© 2005 William Queen
This fall, I unexpectedly became a fan of Sons of Anarchy, a criminal drama with a plot reminiscent of Hamlet and set in the world of outlaw motorcycle gangs. This piqued my interest in said gangs, leading me Wikipedia and eventually this book. Author William Queen is an agent working for the Bureau of Arms, Tobacco, and Firearms (ATF), who is asked by his superiors if he is interested in infiltrating the notoriously violent Mongols motorcycle club. Queen’s lifelong interest in motorcycles and experience infiltrating right-wing organizations under the guise of “Billy St. John” have prepared him in part, but the resulting two-and-a-half-year operation takes its toll on the agent, sharply evident in his account.
Perhaps the most important distinction between outlaw motorcycle gangs and other organized criminal groups, in Queen’s eyes, is that while groups like the Mafia primarily engage in criminal activities for profit and seek legitimacy, motor gangs engage in these activities only to finance a life lived beyond the rules. The violence that is the Mafia's tool is their chief pleasure: they delight in being viewed as a scourge, taking pride in defying societal expectations. One of the more striking anecdotes Queen related concerned an annual run by the Mongols, during which they drove in a stream of over a hundred, ignoring speed limits, road signs, and police officers: the Mongols are a gang of men prone to violence, armed altogether too well, and possessing little fear of retribution. Queen inserts himself into this dangerous world, navigating it for over two years by instinct and good fortune, for there are many edgy moments. Drugs and violence are the gang’s favorite pastimes, and Queen must pretend to participate in “the life” fully while not actually breaking any serious laws.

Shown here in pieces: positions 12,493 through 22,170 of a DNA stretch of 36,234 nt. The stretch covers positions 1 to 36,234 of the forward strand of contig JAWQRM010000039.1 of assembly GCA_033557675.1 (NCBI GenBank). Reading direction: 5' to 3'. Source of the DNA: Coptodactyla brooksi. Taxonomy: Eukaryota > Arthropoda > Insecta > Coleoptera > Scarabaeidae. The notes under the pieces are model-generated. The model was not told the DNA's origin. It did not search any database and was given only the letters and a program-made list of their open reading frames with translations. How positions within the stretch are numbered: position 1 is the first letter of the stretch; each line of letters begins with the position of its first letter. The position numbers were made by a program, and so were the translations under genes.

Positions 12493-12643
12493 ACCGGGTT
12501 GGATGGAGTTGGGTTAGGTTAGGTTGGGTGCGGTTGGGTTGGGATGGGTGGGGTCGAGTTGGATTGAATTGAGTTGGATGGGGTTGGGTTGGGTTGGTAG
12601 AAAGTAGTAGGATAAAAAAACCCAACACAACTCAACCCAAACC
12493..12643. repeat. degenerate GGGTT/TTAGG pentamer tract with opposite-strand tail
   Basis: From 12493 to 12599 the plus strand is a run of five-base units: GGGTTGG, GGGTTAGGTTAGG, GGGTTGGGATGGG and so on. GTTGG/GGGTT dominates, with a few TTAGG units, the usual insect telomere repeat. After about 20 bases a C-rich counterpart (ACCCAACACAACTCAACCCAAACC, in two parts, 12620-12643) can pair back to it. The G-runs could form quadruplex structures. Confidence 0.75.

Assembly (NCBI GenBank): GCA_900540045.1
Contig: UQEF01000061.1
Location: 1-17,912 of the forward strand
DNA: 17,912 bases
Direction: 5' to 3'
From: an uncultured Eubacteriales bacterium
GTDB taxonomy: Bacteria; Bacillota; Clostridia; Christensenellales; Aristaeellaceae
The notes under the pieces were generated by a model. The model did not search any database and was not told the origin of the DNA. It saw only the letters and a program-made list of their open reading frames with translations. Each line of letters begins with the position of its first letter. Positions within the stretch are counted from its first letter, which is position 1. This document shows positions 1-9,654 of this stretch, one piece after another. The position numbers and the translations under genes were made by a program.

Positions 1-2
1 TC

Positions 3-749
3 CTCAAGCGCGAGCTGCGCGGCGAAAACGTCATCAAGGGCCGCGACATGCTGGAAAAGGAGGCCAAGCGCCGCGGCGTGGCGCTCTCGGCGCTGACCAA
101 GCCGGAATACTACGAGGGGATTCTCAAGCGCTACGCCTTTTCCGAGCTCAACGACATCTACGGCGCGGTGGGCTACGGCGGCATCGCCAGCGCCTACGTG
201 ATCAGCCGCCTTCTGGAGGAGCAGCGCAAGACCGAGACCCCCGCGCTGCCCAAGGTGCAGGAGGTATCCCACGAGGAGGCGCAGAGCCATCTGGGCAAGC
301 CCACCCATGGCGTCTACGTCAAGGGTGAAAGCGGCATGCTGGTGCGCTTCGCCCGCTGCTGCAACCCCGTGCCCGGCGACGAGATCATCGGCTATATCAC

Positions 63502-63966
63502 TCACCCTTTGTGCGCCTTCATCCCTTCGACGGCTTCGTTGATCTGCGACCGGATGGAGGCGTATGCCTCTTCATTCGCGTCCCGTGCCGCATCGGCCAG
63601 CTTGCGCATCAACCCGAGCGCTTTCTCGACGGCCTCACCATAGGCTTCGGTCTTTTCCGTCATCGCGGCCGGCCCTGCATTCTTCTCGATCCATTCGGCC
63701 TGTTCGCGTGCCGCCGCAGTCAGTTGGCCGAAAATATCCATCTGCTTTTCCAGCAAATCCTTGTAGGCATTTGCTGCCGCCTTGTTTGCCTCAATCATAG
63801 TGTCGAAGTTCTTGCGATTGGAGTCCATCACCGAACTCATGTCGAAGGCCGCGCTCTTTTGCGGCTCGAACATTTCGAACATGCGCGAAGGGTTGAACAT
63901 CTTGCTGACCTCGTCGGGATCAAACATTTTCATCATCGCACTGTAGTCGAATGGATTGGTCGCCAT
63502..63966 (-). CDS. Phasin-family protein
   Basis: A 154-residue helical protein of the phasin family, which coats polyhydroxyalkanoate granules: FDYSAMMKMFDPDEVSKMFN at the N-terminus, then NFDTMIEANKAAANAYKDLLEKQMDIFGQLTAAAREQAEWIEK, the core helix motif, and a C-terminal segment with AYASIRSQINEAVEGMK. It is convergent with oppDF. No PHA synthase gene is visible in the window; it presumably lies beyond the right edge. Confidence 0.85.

While Queen advances in the club -- first simply hanging around with Mongol members, then serving as a prospect and eventually earning his “patch” , he is increasing isolated from his own world. Meeting the MC’s demands takes away his nights and weekends, and the physical appearance of his outlaw persona offends all the “normal” people he might otherwise interact with amicably -- his children’s teachers, for instance, or passersby in the grocery story. Over the course of the two years, he regards many of the men as friends. This is perhaps encouraged by is increasing isolation from his work peers, and perhaps the book’s most poignant moment comes near the end of Queen’s assignment: when the woman who raised him like a mother dies, Queen is met with cold silence by his fellow DEA agents, but with hugs, support, and sympathy from the outlaws. His convictions as a lawman conflict with his increasing tendency to see the bikers as his friends.
Under and Alone is a particularly effective book, serving to both explore the world of outlaw motorcycle gangs and the effect living in had on Queen. It's a certain recommendation to those who find motorcycle gangs interesting to any extent.